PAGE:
In search of home and homeland: Seeking Palestine

Seeking Palestine: New Palestinian Writing on Exile and Home
Penny Johnson, Raja Shehadeh, editors
Olive Branch Press

Your mother’s face once sustained you. Now you have to strain your memory to trace its outline. The place you were born in you can’t return to, even if it were so you could die there. Y130225-seeking-palestineou can only be a nomad, an exile, or a refugee–never at home. Seeking Palestine, an anthology of nonfiction narratives gathers all these voices as it tries to make sense of the largely map-less Palestinian identity.

Susan Abulhawa chases this elusive piece in “Memories in an Un-Palestinian Story, in a Can of Tuna”. In her personal essay, the author best known for her novel, ‘Mornings in Jenin’ captures the breadth of a Palestinian’s nomadic condemnation. Her words–funny and shocking and tragic–tell how she was ping-ponged across geographies as a young girl. Thus, despite growing up in the US for most of her life, she says, “…I have come to understand that it (my life) represents the most basic truth about what it means to be Palestinian–dispossessed, disinherited and exiled.”

“Exile” is the permanent address many have been left with since the Israel-Palestine conflict began with the creation of the state of Israel in 1948. And so as poet and translator Sharif L. Elmusa etches in an essay combining his poetry and prose with river-like flow, not only their presence but even the absences of Palestinians are portable. To lug this presence/absence around, a Palestinian pays steep baggage fees. “I can only go inside myself / into the maze of the hippocampus / which is like going inside a pyramid / and finding the robbers had carted away / the belongings.// What will I shed this round / to complete my portable absence?”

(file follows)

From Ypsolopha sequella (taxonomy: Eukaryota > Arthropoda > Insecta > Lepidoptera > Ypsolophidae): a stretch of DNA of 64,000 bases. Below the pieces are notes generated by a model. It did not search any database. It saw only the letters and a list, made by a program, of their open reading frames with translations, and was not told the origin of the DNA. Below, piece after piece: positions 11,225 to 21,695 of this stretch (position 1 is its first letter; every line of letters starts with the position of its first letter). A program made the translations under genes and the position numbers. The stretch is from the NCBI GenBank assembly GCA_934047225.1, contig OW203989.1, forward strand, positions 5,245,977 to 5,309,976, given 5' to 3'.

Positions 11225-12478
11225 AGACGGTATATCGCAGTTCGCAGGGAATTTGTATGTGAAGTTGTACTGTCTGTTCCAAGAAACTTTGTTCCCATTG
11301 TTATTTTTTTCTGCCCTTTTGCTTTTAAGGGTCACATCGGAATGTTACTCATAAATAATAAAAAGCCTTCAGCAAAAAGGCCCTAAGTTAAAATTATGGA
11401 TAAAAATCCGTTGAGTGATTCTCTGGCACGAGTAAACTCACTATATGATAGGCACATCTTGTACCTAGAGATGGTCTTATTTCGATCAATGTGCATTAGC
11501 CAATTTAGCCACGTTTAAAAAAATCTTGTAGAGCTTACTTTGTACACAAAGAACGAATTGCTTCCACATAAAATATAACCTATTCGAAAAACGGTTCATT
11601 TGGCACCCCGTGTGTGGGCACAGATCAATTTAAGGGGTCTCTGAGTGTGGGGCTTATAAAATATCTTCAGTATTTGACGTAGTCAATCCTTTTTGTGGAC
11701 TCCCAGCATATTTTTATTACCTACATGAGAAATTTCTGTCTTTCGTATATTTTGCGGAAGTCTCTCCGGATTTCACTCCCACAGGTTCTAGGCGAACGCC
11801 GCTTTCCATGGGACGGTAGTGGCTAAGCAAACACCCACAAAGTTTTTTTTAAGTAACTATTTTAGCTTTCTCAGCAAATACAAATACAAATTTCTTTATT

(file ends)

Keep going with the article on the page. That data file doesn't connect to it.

Read the rest of the review at Armed with Amor.

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Afternoon Meditations

A year ago, as a potential resident of London, ON, I spent a gorgeous summer afternoon in Victoria Park. My husband was coming to the city for his final round of a job interview, and I tagged along, just in case we didn’t get a chance to visit the city again. Sitting in this expansive park that afternoon, I contemplated what it would be like to live in London. As I complete a year in the forest city, here are my impressions from a summer ago.

London

A children’s festival is in progress in Victoria Park. I sit on a bench and see squirrels and birds engaging in mini battles over morsels.

Squirrels scamper in ceaseless motion–climbing up and down trees, scurrying across the grass, pausing in wonderment for a few seconds before taking off again.

Dogs, kids in strollers enjoy free walks, rides.

Church bells ring; lunch-goers emerge from offices, heading to big and small eateries to satiate the hunger god.

A man sprawls on the grass, reading a newspaper.

Beside me, on the bench, the pages of a national daily flutter in midsummer’s breeze, letting go of the heaviness of yesterday’s news.

Under a tree, a girl sits alone, ear-phones plugged into her natural audio sockets.

I turn behind and find a brown squirrel looking at me intently.

A young couple sleeps on the grass, embracing each other, oblivious of the world around them.

Alien Winter — I

Sun erases snow
wind howls
winter beseeches.
The church spire
stands mute,
unmoved,
cold.

The wind pauses
its howl,
lunchtime beckons.
School children run
to grab a
windfall of leaves.

Snow motes swirl
ruffling the air’s hair,
the earth’s an eager
bosom.
Children conjure up
castles, snowmen.

The wind screams
tearing through
flags, bare trees
windows
and a sheet of
congealed memory,
unfreezing on the
surfacce–
a foggy morning in
my hometown
half a world
away.

Alien Winter — II

Alien Winter — III